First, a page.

We have all heard of the term micromanagement, some employees shudder at the thought and avoid companies entirely if they even have the word associated with it. We know what micromanagement means, but should we really do it consistently to our employees? It can be done well with new starters or at the start of a new project to get momentum and clarity, but it can be done badly based on a manager’s need for perceived control. He are some top reasons as to why you shouldn’t.
It shows lack of trust
Micromanagement tends to have a negative connation. It can make employees feel like they are being observed too closely and are not trusted enough to take responsibility over their own work. We all like to ensure tasks are being completed to keep the business running smoothly, but the way management would like something to be done, might not always be the only or best way. Employees who are subject matter experts may not contribute under this style.
Loss of control
Once you start micromanaging your staff, it becomes hard to stop. It’s hard to keep closely observing employees to find out what they are actually doing, and as much as this seems like a good management style, it’s actually becoming a distraction to the management tasks you should be taking control over. Worrying too much about what other people are doing takes away the focus on what you are doing.
After being micromanaged for so long, staff will soon start to depend on you, rather than having the confidence to do tasks on their own. Your team can start to feel like they can no longer handle their work load without your guidance. It’s important to remember that your employees were hired for the skills they hold, and without allowing them to have the chance to express them, they will never learn from their own mistakes.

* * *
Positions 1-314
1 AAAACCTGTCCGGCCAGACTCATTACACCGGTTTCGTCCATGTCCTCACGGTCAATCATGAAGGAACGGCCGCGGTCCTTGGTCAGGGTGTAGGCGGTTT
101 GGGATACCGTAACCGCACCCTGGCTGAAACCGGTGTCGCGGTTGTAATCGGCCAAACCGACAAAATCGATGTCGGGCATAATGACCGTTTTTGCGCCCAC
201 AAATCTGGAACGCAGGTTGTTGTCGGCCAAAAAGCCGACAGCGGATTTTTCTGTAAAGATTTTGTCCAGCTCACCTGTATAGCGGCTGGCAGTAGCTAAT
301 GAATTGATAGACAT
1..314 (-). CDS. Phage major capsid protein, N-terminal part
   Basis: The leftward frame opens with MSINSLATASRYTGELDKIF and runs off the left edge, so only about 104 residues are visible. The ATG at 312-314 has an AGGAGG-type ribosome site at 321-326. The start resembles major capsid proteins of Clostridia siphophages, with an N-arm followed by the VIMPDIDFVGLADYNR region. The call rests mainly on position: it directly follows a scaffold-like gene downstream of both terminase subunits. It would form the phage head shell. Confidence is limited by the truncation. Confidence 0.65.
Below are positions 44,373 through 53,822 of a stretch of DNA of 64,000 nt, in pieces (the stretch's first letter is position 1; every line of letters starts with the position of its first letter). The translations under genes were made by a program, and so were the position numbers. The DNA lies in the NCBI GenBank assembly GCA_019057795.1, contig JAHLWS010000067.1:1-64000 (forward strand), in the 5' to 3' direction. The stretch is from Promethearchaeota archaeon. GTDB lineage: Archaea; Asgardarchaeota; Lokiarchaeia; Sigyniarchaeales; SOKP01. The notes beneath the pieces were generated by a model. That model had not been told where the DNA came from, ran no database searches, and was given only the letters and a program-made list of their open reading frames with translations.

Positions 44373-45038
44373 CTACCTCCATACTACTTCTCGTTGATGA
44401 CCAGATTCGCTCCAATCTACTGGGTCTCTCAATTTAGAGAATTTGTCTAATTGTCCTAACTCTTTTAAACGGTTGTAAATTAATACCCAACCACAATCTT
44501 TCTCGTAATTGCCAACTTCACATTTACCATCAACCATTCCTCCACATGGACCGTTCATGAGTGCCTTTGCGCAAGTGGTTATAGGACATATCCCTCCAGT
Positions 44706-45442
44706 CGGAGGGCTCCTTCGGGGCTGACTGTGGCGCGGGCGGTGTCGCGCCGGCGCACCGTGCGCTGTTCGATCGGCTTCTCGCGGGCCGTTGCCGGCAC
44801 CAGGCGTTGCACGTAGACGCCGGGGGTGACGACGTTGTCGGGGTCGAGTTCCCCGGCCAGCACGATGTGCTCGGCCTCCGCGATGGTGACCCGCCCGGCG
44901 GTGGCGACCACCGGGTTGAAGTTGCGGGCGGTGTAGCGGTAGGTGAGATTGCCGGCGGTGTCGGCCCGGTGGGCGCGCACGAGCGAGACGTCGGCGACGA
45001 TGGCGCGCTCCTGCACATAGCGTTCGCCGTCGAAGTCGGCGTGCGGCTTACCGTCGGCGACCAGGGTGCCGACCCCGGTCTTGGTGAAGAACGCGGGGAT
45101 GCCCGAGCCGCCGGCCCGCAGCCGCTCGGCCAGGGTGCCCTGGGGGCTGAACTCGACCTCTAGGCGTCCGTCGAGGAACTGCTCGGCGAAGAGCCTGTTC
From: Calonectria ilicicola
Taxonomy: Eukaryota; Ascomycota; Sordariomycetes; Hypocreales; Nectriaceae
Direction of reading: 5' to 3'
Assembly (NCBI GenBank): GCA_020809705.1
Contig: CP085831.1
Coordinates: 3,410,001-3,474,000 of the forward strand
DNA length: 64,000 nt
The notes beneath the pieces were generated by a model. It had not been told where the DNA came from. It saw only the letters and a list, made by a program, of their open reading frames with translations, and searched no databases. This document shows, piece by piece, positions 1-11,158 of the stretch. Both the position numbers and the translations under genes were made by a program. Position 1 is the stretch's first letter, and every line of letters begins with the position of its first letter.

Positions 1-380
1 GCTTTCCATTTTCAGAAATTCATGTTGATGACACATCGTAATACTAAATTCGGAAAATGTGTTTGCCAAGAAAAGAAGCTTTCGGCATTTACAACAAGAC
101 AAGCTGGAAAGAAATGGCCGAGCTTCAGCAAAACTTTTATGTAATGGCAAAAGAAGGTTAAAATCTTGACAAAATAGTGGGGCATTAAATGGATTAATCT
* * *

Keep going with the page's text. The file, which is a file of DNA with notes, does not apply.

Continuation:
Burning yourself out
There is a difference between managing your team and controlling them. It’s an exhausting style for managers, after the constant looking over employees shoulders, you could eventually burn yourself out. Without a manager who will be in control, your employees will not feel comfortable enough to take the lead on their work after so much micromanagement.
High staff turnover
When we employ someone, our plans are to keep them for the long run and to provide them with a very bright future. We liked their skills and we would like them to become assets to the company, but it’s when employees feel that they lack the autonomy in their tasks that they start to become unhappy. Staff will feel more enthusiastic in the workplace if they know they can make their tasks their own projects and be able to control them. It allows them to demonstrate creativity and improve problem solving skills. If your employees aren’t getting any of these opportunities, they will look elsewhere.
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